Kentucky Court of Appeals Decisions (Minutes) for November 1, 2013 (Nos. 1007-1023). State trooper’s claim for PTSD in shooting incident; Wrongful death claim alleged from handling of 911 call and calling EMT.

Boyle.County.HST.Ohara2

Historical Marker at Boyle County Court House
Danville, Kentucky

Kentucky Court of Appeals Decisions (Minutes) for November 1, 2013 (Nos. 1007-1023);  17 decisions were announced by COA this date, with 1 of those decisions designated “To Be Published”).

For a copy of the minutes filed at the AOC web site, click here.

Click here for complete list of all archived Court of Appeals Minutes that you can download from the Administrative Office of the Courts web site.

Today’s historical marker honors Theodore O’Hara.  His bio can be found by clicking here.  His poem, The Bivouac of the Dead was written in 1847 in honor of Kentucky soldiers who died at the Battle of Buena Vista and the Mexican-American War.

The muffled drum’s sad roll has beat
The soldier’s last tattoo;
No more on Life’s parade shall meet
That brave and fallen few. 

On fame’s eternal camping ground
Their silent tents to spread,
And glory guards, with solemn round
The bivouac of the dead.

Short summary of the published decisions for this week are (click on the link for the full text of the decision from AOC):

1023. Workers Compensation.
Kentucky State Police vs. McCray
COA, Published 11/1/2013
Workers Comp

STUMBO, JUDGE: The Kentucky State Police (“KSP”) appeals from an Opinion of the Workers’ Compensation Board (“the Board”) which vacated and remanded an Opinion and Order of the Hon. Grant S. Roark, Administrative Law Judge (“ALJ”). ALJ Roark determined that Trooper Benjamin McCray’s claim for benefits arising from shooting-related Post-Traumatic Stress Disorder (“PTSD”) required proof that the PTSD resulted from a physical injury, and that the record did not support such a finding. In vacating the ALJ’s Opinion and Order, the Board concluded that the statutory definition of injury does not require physical contact, that a “work-related traumatic event” was sufficient to support a claim for benefits arising from PTSD, and that on remand the ALJ was required to re- examine whether McCray was entitled to benefits. The KSP now argues that Kubajak v. Lexington-Fayette Urban County Government, 180 S.W.3d 454 (Ky. 2005), requires proof of a physically traumatic event in order to sustain a claim for benefits arising from PTSD, and that the Board erred in failing to so find. We conclude that Kubajak holds that PTSD is compensable only if it results from a physically traumatic event to the Petitioner. Since ALJ Roark found that McCray was not physically injured in the shooting, and as this finding is supported by substantial evidence of record, we reverse the Board’s Opinion directing the ALJ to re-examine McCray’s claim for benefits.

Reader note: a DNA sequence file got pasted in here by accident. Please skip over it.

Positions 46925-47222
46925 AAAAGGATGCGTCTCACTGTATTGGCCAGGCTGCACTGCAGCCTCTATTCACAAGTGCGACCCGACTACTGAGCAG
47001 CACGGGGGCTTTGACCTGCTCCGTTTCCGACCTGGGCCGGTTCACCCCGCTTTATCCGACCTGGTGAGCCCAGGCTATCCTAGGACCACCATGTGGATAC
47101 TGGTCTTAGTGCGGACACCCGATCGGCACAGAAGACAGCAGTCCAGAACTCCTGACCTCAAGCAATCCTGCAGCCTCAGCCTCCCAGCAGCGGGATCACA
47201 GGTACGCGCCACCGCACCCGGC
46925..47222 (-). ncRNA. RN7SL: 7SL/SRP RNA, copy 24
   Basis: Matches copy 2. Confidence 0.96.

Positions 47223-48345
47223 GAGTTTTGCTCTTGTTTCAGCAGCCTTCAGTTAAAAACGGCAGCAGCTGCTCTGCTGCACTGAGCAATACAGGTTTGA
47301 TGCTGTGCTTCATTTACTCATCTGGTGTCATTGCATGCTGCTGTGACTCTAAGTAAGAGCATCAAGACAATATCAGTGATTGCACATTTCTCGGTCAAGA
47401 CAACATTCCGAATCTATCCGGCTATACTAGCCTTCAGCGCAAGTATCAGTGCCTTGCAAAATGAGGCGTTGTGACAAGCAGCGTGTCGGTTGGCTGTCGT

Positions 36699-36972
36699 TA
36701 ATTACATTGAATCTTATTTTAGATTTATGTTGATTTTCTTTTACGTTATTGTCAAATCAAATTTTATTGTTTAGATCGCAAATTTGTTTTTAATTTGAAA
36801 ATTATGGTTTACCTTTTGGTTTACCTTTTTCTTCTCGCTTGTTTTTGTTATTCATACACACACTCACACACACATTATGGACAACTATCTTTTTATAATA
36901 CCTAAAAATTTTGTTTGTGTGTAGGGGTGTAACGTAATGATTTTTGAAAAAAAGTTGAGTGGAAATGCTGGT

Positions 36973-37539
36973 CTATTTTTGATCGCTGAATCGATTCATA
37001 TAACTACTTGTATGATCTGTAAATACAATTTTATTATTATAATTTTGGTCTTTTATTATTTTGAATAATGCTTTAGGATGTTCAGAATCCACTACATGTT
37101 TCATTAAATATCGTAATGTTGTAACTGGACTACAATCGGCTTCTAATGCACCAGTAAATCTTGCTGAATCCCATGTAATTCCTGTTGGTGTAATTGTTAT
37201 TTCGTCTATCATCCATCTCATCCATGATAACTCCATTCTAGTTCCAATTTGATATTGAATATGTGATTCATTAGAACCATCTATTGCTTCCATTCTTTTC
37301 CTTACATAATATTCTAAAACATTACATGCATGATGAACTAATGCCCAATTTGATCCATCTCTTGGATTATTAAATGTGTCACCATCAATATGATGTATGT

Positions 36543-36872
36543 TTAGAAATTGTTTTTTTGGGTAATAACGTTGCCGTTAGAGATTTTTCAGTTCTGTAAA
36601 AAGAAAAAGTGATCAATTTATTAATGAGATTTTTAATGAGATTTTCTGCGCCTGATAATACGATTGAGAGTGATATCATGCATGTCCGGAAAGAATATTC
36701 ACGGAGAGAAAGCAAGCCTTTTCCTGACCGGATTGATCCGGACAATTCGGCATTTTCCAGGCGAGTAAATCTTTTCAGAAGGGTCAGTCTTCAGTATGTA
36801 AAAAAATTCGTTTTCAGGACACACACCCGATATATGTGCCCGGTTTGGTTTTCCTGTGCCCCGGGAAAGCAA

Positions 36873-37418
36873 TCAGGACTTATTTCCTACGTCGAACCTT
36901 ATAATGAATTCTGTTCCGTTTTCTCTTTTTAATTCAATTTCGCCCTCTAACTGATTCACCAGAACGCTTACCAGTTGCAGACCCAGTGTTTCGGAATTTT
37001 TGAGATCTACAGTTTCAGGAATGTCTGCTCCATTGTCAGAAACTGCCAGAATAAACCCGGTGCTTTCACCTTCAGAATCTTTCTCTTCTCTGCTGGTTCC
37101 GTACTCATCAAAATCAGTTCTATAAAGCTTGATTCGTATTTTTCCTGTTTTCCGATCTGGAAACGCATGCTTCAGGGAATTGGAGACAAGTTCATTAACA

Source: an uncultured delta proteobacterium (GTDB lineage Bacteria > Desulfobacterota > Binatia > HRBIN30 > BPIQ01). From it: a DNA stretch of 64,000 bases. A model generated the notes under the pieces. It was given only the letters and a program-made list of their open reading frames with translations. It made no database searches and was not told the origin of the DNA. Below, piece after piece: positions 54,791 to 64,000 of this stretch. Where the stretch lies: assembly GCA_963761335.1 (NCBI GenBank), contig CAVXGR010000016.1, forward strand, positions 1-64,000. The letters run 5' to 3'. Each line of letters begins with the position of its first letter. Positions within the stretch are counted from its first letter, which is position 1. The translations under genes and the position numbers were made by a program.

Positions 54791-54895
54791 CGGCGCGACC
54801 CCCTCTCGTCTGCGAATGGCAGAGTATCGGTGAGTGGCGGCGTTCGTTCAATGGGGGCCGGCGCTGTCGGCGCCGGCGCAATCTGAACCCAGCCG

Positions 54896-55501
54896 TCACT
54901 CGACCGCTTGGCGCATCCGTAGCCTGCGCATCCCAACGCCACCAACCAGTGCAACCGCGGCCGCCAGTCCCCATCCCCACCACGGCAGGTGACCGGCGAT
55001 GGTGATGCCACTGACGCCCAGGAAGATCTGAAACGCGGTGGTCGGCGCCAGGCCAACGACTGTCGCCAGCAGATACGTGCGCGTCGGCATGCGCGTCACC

Short Tort Report:

1016.  Wrongful Death Claim.
Estate of Cheryl Elaine Powers vs. Kathleen Murphy
COA, Not PUblished 11/1/2013
Hardin County,  Judge Ken Howard

Wrongful death claim arising from handling of 911 call response by center.

In August 2012, the case went to trial on the negligence claim against Murphy concerning her handling of Powers’ 911 call. In its case-in-chief, the Estate presented the expert medical testimony of Dr. George Nichols. At the close of the Estate’s evidence, Murphy moved for a directed verdict. After extensive argument by the parties on the record, the trial court granted Murphy’s motion finding that the Estate failed to provide that Murphy’s initial misinterpretation of Powers’ address and the subsequent delay in providing Shannon with the correct information was a substantial factor or cause in Powers’ death. Accordingly, all claims against Murphy were dismissed. The Estate thereafter appealed to this Court. Additional facts are set forth as necessary. 

The trial court had the duty to determine whether the Estate’s evidence created an issue upon which the jury could have reasonably differed as to whether Murphy’s actions were a substantial factor in causing Powers’ death. The mere possibility such causation is insufficient, and “when the matter remains one of pure speculation or conjecture, or the probabilities are at best evenly balanced” it was the duty of the trial court to direct a verdict. Texaco, Inc., 536 S.W.2d at138. We conclude that the trial court’s decision to grant a directed verdict was proper.

Because we have affirmed the trial court’s directed verdict in favor of Murphy, which dismissed all remaining claims in this case, all other issues on appeal are necessarily rendered moot.

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